2012 - Volume #BFS, Issue #12, Page #79
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"Tumbler" Dresses Up Metalwork
When blacksmith Brian Johnson finishes a custom metalworking job, he likes to soften edges and polish the steel. His homemade parts tumbler filled with waste from a metal punch press does just that.
It gives the pieces I make a nice burnished appearance before I clear coat them, he says. I made some pot and pan hangers out of steel strap and square stock for clients recently. The tumbler took the sharp edges off and added eye appeal.
The tumbler drum, which rotates at about 42 rpms, is fashioned from a 30-lb. propane tank. Johnson cut one end off after first purging all gas from the tank and remounted it with hinges and a latch. It rides on steel bearings mounted at the ends of four arms made from square tubing. A fifth bearing mounted to a rear arm rides against the tapered end of the barrel.
That fifth bearing helps to keep the tumbler from walking as it rotates, says Johnson. I covered the bearings with rubber hose material. I think that along with the drive belt, it helps hold down the noise.
Power to rotate the tumbler is supplied by a 1/2 hp electric motor. A worm drive gear reducer transfers the power with more than enough torque to the drive belt.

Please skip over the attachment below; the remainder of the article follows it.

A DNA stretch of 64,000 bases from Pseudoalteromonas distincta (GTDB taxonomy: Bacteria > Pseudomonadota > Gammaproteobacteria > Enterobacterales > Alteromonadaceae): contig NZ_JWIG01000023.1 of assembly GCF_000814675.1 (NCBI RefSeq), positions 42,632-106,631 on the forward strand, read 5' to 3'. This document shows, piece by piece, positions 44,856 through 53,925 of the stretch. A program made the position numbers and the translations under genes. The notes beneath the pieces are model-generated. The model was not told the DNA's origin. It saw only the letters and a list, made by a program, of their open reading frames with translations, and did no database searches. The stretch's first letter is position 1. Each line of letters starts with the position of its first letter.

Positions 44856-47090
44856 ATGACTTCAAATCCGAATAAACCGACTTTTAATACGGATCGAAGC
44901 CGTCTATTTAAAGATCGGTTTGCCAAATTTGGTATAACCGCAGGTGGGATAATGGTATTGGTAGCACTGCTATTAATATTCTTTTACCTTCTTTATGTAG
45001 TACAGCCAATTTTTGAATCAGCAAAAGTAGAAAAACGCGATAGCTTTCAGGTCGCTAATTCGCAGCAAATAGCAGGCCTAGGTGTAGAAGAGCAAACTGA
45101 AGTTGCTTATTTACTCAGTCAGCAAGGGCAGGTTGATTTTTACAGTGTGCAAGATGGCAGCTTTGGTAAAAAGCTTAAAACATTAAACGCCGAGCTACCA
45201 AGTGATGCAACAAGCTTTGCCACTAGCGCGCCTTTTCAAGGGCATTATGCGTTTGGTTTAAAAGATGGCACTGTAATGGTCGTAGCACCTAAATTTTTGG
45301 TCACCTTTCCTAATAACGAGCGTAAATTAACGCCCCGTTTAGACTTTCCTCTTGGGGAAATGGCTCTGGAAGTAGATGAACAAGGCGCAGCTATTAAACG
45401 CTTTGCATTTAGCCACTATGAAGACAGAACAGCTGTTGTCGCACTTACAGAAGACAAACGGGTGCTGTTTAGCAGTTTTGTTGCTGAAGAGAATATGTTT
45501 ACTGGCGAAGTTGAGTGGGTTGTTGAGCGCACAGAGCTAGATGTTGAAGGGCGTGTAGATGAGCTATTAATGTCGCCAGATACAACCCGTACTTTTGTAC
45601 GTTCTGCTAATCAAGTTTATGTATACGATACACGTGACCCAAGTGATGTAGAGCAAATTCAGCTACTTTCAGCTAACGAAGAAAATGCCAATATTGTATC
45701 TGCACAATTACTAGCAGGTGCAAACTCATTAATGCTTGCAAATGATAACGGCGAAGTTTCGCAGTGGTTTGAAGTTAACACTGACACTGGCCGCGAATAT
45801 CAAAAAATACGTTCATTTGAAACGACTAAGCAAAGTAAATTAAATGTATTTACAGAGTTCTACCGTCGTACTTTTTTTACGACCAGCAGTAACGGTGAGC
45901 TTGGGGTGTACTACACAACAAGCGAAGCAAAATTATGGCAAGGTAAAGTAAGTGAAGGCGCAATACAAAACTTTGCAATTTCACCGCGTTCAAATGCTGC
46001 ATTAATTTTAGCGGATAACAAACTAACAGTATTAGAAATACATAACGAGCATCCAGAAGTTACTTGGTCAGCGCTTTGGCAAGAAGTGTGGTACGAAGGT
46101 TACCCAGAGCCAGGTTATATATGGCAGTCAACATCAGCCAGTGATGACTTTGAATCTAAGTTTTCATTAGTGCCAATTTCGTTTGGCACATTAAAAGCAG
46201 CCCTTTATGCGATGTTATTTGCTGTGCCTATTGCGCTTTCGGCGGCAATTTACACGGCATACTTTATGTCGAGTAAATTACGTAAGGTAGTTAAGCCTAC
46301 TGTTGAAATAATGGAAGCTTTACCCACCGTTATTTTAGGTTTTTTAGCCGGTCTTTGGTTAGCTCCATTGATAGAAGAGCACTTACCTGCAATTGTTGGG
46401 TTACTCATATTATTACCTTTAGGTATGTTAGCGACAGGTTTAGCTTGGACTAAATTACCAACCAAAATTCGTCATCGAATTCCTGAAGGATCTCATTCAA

I picked up a 20-in. pressed steel pulley and cut out a hole roughly the size of the tank, says Johnson. I pounded it in place over the tank and it fit tight. Ive never had to weld it or secure it in any way.
A 3/4-in. belt runs from the pulley on the gear reduction pulley and around the tank pulley. Belt tension is maintained automatically.
I mounted the motor and the gear reduction case on a steel plate and hinged one end of it to the frame, says Johnson. The weight is enough to keep the belt tight.
Contact: FARM SHOW Followup, Brian Johnson, 16777 County Rd. 75 N.W., Clearwater, Minn. 55320 (ph 320 558-6898).

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2012 - Volume #BFS, Issue #12